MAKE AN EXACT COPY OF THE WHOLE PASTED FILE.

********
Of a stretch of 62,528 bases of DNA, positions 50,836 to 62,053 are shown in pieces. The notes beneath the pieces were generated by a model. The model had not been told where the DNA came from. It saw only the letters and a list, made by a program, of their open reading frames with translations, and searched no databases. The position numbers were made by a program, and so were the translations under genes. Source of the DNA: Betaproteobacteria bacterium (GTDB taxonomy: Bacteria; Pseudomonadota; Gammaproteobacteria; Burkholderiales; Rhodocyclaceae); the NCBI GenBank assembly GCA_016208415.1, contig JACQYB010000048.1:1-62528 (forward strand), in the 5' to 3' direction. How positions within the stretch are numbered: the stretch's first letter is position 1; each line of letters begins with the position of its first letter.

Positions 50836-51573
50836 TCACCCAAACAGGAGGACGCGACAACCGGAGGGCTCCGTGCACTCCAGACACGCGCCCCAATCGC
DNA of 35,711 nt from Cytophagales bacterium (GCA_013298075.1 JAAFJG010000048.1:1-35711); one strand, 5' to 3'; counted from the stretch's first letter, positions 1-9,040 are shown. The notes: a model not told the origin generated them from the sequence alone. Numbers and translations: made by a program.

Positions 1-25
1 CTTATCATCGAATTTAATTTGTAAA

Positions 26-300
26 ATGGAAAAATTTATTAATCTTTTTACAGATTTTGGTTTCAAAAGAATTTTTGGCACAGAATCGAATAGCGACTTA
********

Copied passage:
Of a stretch of 62,528 bases of DNA, positions 50,836 to 62,053 are shown in pieces. The notes beneath the pieces were generated by a model. The model had not been told where the DNA came from. It saw only the letters and a list, made by a program, of their open reading frames with translations, and searched no databases. The position numbers were made by a program, and so were the translations under genes. Source of the DNA: Betaproteobacteria bacterium (GTDB taxonomy: Bacteria; Pseudomonadota; Gammaproteobacteria; Burkholderiales; Rhodocyclaceae); the NCBI GenBank assembly GCA_016208415.1, contig JACQYB010000048.1:1-62528 (forward strand), in the 5' to 3' direction. How positions within the stretch are numbered: the stretch's first letter is position 1; each line of letters begins with the position of its first letter.

Positions 50836-51573
50836 TCACCCAAACAGGAGGACGCGACAACCGGAGGGCTCCGTGCACTCCAGACACGCGCCCCAATCGC
DNA of 35,711 nt from Cytophagales bacterium (GCA_013298075.1 JAAFJG010000048.1:1-35711); one strand, 5' to 3'; counted from the stretch's first letter, positions 1-9,040 are shown. The notes: a model not told the origin generated them from the sequence alone. Numbers and translations: made by a program.

Positions 1-25
1 CTTATCATCGAATTTAATTTGTAAA

Positions 26-300
26 ATGGAAAAATTTATTAATCTTTTTACAGATTTTGGTTTCAAAAGAATTTTTGGCACAGAATCGAATAGCGACTTA